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State Employee Steps Down After Controversial Women's Health Study

A high-ranking official at the Texas Health and Human Services Commission is resigning after he co-authored an unflattering study that found the state’s exclusion of Planned Parenthood from a family planning program restricted women’s access to health care.

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A high-ranking official at the Texas Health and Human Services Commission is stepping down after he co-authored a controversial study that found fewer women accessed a Texas family planning program after Planned Parenthood was kicked out in 2013.

Rick Allgeyer, the commission’s director of research, will step down after he faced criticism for authoring the study that was unflattering to the state's women's health program. By excluding Planned Parenthood from the family planning program, lawmakers may have restricted women’s access to long-acting birth control, according to the study's authors.

An agency spokesman confirmed Allgeyer's departure late Thursday.

The study, which was co-authored by Allgeyer and researchers from the health commission and the University of Texas at Austin’s Texas Policy Evaluation Project, found that the removal of Planned Parenthood led to a 35 percent reduction in claims for long-acting contraceptives, such as intrauterine devices, and also led to a 1.9 percent increase in childbirths paid by Medicaid, the federal-state insurer for the poor and disabled.

Allgeyer’s resignation follows complaints from state Sen. Jane Nelson, R-Flower Mound, that it was inappropriate for state employees to be involved in a study she said was biased and unsound. The health commission ordered its own review of the women’s health program after Nelson raised concerns about the study.

Nelson said the research was flawed because it was funded in part by the Susan T. Buffet Foundation, a donor to Planned Parenthood, and because it did not account for two new women's health programs launched by the state.

"This study samples a narrow population within the Texas Women's Health Program (TWHP) - which represented only 33 percent of the overall number of women enrolled in our women's health program in Fiscal Year (FY) 2014," Nelson wrote in a response to the study earlier this month. "This ignores the hundreds of thousands of women being served through the expanded Primary Health Care Program; and the 628,000 women of child-bearing age receiving full Medicaid benefits, 75 percent of which received contraceptive services in FY 14."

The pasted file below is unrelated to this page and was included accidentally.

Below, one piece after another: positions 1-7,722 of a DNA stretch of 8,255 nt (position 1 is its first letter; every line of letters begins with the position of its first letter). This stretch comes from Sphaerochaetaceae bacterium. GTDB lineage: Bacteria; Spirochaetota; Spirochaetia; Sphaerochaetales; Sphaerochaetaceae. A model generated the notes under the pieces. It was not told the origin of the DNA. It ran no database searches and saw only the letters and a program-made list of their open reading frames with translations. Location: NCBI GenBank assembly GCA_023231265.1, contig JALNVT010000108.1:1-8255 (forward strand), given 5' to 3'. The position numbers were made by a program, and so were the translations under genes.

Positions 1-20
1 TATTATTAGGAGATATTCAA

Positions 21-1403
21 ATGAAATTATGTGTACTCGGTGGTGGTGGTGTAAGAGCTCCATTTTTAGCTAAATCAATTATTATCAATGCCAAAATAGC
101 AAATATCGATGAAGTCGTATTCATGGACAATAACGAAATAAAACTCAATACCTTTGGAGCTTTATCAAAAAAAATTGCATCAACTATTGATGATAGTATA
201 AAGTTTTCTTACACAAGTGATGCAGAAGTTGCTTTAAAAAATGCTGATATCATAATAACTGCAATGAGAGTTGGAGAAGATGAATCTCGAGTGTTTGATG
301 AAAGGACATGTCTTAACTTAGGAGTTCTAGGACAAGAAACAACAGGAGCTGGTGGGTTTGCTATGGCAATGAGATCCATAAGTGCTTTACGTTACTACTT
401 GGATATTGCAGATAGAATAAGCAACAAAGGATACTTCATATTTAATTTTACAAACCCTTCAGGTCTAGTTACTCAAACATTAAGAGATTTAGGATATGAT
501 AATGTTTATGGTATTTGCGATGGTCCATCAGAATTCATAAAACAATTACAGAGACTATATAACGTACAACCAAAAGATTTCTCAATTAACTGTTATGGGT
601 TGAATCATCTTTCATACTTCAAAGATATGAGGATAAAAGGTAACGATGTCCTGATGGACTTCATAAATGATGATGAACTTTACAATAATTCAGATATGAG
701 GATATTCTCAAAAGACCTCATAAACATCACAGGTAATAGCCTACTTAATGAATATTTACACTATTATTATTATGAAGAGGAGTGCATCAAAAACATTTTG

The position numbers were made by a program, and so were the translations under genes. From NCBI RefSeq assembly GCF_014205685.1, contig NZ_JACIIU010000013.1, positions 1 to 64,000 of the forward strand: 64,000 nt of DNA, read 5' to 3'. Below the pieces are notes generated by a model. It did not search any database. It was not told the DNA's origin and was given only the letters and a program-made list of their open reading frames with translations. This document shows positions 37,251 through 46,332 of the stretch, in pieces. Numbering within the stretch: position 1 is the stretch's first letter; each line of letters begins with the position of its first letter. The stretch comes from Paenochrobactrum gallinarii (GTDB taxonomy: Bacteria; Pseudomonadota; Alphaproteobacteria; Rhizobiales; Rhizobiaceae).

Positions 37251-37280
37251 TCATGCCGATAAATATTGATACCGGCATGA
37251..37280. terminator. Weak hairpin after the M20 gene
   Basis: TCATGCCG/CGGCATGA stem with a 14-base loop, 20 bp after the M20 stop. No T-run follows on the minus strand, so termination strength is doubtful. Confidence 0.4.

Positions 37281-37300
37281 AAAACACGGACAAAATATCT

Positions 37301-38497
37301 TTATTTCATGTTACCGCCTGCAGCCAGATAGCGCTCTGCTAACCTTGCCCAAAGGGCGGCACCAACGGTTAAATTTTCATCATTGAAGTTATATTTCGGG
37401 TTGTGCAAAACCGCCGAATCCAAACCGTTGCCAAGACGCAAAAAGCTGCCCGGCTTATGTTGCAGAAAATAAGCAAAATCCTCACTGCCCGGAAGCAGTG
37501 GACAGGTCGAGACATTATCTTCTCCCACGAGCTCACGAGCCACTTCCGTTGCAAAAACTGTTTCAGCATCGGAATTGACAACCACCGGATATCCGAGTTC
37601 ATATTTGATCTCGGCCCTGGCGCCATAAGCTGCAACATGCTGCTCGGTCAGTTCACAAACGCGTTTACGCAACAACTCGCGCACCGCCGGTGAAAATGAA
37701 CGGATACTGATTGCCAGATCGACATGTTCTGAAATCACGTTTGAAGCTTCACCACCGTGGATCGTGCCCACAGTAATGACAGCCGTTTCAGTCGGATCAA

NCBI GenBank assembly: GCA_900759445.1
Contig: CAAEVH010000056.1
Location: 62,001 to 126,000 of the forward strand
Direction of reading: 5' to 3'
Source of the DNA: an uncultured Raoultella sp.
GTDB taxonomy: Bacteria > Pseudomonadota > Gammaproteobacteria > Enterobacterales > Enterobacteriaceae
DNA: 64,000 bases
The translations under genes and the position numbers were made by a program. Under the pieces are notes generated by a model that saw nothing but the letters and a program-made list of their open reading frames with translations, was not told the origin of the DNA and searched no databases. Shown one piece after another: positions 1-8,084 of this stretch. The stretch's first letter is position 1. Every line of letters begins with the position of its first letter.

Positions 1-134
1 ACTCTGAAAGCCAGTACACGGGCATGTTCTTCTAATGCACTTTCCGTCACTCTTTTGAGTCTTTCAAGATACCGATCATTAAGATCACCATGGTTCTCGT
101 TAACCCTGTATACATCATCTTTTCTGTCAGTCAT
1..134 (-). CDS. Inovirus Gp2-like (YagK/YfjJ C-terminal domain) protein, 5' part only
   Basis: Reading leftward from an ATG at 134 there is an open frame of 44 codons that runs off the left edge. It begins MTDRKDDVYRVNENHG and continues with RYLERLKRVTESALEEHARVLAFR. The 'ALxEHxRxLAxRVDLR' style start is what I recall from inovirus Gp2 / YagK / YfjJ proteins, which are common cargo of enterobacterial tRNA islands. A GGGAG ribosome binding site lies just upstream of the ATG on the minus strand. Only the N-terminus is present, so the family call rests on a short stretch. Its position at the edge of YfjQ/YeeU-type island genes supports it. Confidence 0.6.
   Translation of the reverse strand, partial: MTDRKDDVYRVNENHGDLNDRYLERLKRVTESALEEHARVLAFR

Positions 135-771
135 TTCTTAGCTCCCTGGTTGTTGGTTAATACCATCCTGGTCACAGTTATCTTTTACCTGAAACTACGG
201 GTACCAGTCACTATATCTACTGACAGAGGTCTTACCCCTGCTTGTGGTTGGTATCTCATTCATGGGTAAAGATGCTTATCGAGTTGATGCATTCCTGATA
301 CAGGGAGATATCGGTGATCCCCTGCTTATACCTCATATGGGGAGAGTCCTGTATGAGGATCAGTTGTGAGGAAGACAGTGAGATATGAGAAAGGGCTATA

The study was published in the highly regarded New England Journal of Medicine on Feb. 3, and researchers from the Texas Policy Evaluation Project at the University of Texas have defended their findings as sound and apolitical.

But a spokesman for the state health commission said it violated the agency’s policy for an employee to “moonlight,” or work part-time outside of the agency, without explicit permission.

"Rick Allgeyer is eligible for retirement and has decided to retire from the Health and Human Services Commission," agency spokesman Bryan Black said in an email. "His retirement is effective March 31."  

Black said Allgeyer also "broke policy by working on the study during his workday. He should have never been putting in time on this study during the normal business day, he was paid to perform state business."

In 2013, the Women’s Health Program — which was 90 percent federally funded through Medicaid — was replaced by the wholly state-funded Texas Women’s Health Program. Both programs provided services to Texas women ages 18 to 44 who had incomes at or below 185 percent of the federal poverty level.

Disclosure: The University of Texas at Austin is a corporate sponsor of The Texas Tribune. Planned Parenthood was a corporate sponsor in 2011. A complete list of Tribune donors and sponsors can be viewed here.

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Health care Politics State government Health And Human Services Commission State agencies Texas Legislature